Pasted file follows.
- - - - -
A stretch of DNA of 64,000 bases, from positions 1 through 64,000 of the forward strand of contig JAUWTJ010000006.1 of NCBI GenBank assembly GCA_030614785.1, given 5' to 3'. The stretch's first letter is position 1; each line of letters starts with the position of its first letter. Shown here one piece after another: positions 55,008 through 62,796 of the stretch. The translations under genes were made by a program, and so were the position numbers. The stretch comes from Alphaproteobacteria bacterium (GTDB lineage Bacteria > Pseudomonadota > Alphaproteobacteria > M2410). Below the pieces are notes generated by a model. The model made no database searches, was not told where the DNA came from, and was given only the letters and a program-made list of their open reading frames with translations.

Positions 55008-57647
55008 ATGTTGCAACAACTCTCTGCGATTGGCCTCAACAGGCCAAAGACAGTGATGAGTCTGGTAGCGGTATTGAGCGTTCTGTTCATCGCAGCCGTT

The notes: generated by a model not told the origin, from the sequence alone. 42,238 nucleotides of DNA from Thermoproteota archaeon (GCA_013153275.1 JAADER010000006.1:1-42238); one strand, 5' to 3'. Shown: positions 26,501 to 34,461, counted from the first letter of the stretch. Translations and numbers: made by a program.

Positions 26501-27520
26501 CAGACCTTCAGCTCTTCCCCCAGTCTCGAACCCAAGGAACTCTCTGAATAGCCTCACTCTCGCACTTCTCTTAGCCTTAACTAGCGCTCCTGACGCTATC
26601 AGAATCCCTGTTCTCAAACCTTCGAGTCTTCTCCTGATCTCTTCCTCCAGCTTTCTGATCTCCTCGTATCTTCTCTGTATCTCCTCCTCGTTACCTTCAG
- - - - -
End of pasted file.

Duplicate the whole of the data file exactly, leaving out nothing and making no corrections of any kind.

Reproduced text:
A stretch of DNA of 64,000 bases, from positions 1 through 64,000 of the forward strand of contig JAUWTJ010000006.1 of NCBI GenBank assembly GCA_030614785.1, given 5' to 3'. The stretch's first letter is position 1; each line of letters starts with the position of its first letter. Shown here one piece after another: positions 55,008 through 62,796 of the stretch. The translations under genes were made by a program, and so were the position numbers. The stretch comes from Alphaproteobacteria bacterium (GTDB lineage Bacteria > Pseudomonadota > Alphaproteobacteria > M2410). Below the pieces are notes generated by a model. The model made no database searches, was not told where the DNA came from, and was given only the letters and a program-made list of their open reading frames with translations.

Positions 55008-57647
55008 ATGTTGCAACAACTCTCTGCGATTGGCCTCAACAGGCCAAAGACAGTGATGAGTCTGGTAGCGGTATTGAGCGTTCTGTTCATCGCAGCCGTT

The notes: generated by a model not told the origin, from the sequence alone. 42,238 nucleotides of DNA from Thermoproteota archaeon (GCA_013153275.1 JAADER010000006.1:1-42238); one strand, 5' to 3'. Shown: positions 26,501 to 34,461, counted from the first letter of the stretch. Translations and numbers: made by a program.

Positions 26501-27520
26501 CAGACCTTCAGCTCTTCCCCCAGTCTCGAACCCAAGGAACTCTCTGAATAGCCTCACTCTCGCACTTCTCTTAGCCTTAACTAGCGCTCCTGACGCTATC
26601 AGAATCCCTGTTCTCAAACCTTCGAGTCTTCTCCTGATCTCTTCCTCCAGCTTTCTGATCTCCTCGTATCTTCTCTGTATCTCCTCCTCGTTACCTTCAG